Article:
Baseline states of organic constituents in the Athabasca river system upstream of Fort McMurray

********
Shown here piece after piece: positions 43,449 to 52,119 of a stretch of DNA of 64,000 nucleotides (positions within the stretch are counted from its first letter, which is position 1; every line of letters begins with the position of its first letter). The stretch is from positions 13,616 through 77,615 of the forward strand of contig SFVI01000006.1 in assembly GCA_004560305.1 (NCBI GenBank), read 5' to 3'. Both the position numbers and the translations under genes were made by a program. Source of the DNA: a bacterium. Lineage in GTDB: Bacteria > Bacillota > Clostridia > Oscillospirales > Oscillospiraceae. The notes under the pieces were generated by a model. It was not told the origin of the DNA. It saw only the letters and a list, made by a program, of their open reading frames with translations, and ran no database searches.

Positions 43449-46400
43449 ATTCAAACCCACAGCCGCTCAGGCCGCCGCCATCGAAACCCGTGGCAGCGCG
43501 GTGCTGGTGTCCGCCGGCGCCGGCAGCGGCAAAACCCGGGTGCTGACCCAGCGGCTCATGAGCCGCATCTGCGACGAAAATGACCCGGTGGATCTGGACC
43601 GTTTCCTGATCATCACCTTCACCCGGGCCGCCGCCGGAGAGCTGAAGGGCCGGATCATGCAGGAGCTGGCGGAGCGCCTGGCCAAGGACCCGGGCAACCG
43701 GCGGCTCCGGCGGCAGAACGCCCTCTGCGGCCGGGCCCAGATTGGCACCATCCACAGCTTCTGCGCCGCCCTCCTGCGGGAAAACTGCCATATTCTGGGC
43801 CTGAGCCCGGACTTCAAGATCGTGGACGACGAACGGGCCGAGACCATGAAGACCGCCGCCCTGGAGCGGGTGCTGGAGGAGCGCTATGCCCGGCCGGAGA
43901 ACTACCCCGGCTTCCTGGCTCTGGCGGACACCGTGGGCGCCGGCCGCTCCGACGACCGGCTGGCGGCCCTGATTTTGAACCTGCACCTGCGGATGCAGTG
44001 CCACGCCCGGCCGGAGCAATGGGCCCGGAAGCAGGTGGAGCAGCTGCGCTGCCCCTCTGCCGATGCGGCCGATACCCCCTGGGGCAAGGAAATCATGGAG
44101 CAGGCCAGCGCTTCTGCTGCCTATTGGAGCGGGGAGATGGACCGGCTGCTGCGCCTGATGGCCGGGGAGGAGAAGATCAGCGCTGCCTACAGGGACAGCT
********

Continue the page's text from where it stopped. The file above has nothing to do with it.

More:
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  • Investigations were carried out on the Athabasca River upstream of Fort McMurray to determine the baseline quantities of organic constituents and their contribution to the organic water quality of the river system as it continues through the Athabasca Oil Sands strip mining area. Results of these investigations were evaluated to assess the fate of organic matter in this segment of the river. Studies focussed on the natural occurrence of classes of compounds which are known to be major constituents of wastewaters from oil sands processing. Major groups of naturally occurring organic compounds and a limited number of labile compounds were also considered as a means of assessing the assimilative capacities of this river segment. Water soluble constituents, tannins and lignins, asphaltenes, and polar constituents were the major organic components of the river system as determined from the 16 different investigations carried out. Water samples contained an average 9 mg/l of organic carbon, the majority of which was determined as dissolved organic carbon. Water soluble organics, which include the humic acids, averaged 6.9 mg/l and were the largest single organic component of the river water. Also contained in this water soluble fraction were the naturally occurring tannin and lignins at 0.24 mg/l. The extractable carbon fraction contained 20% asphaltenes, 33% polar constituents, and 10% hydrocarbons. Sediment samples contained an average 11,000 to 20,000 mg/kg of total organic carbon, 6% of which occurred as extractable organic carbon. Tannins and lignins were the largest group of compounds detected in the sediments but comprised only 3% of their unextractable carbon fraction. Extractable organic carbon fractions contained 39% asphaltenes, 17% polar compounds, and 16% hydrocarbons. On the basis of these investigations, it is concluded that organic constituents which occur in this segment of the river are mainly water soluble, naturally occurring compounds that persist consistently throughout this upstream study area. Measurements to assess the assimilative capacity of the river system indicate that minimal uptake of the majority of organic matter occurs in this river section, thus providing a constant natural input to the river system at Fort McMurray.

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